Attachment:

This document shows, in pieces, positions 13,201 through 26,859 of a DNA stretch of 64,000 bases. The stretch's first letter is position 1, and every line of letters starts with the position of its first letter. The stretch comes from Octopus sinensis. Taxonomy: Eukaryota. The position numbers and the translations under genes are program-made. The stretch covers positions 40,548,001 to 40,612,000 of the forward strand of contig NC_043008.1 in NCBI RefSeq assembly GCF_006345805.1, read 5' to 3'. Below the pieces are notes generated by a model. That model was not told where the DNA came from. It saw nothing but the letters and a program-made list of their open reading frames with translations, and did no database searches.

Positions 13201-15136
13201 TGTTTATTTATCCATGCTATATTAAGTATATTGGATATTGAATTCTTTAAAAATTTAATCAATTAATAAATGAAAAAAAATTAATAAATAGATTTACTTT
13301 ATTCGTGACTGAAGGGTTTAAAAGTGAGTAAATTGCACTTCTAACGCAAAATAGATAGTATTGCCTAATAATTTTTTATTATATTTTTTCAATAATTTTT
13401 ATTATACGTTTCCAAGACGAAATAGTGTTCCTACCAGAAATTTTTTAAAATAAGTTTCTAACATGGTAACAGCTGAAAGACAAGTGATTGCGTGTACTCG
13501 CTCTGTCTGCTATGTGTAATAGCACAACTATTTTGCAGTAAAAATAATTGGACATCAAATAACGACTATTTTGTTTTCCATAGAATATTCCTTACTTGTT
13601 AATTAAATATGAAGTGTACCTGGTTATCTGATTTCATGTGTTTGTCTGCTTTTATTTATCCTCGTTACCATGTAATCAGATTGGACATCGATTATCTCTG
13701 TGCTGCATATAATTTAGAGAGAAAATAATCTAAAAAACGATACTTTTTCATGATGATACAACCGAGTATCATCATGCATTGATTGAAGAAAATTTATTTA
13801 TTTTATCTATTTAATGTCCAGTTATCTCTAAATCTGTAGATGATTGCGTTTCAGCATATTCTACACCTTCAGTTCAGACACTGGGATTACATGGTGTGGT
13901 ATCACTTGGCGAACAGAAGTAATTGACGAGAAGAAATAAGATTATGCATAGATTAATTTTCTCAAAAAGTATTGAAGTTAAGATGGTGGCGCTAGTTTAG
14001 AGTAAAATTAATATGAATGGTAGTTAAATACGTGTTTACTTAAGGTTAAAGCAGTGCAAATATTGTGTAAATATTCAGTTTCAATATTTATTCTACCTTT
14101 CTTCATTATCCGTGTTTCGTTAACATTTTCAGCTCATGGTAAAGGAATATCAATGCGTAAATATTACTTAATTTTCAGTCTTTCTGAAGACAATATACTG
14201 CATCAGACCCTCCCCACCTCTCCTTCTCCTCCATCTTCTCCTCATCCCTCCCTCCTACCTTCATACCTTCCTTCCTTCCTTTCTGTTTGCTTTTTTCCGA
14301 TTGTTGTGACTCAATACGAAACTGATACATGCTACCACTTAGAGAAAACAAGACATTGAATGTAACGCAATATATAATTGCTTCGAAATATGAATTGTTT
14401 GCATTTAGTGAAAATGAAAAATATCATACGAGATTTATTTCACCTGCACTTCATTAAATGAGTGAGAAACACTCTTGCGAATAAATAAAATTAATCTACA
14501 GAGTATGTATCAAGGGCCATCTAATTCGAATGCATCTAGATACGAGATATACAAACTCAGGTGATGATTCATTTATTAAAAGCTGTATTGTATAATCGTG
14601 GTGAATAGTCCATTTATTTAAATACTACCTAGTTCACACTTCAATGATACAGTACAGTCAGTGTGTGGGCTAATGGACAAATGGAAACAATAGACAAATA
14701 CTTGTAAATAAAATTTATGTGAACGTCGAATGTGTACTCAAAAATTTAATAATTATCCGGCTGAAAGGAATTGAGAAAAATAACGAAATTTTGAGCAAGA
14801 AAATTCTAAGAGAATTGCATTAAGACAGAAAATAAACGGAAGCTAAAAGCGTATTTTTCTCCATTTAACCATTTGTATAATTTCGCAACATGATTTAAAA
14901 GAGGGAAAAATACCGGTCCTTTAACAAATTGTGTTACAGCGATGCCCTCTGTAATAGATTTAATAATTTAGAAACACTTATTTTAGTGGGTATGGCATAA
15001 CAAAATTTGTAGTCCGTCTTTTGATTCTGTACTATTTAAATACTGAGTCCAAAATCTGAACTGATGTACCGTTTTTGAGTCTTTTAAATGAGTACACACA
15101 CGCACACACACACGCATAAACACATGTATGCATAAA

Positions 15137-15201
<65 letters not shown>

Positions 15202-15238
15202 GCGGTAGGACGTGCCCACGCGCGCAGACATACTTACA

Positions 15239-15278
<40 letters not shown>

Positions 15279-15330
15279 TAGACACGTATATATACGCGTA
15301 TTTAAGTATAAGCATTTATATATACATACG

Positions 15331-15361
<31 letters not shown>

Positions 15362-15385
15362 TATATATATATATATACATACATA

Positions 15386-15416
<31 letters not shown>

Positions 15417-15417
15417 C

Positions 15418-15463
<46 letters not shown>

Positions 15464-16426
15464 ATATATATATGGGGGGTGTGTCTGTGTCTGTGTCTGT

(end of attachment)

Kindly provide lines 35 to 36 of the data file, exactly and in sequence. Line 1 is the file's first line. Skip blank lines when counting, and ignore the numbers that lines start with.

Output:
15362 TATATATATATATATACATACATA

Positions 15386-15416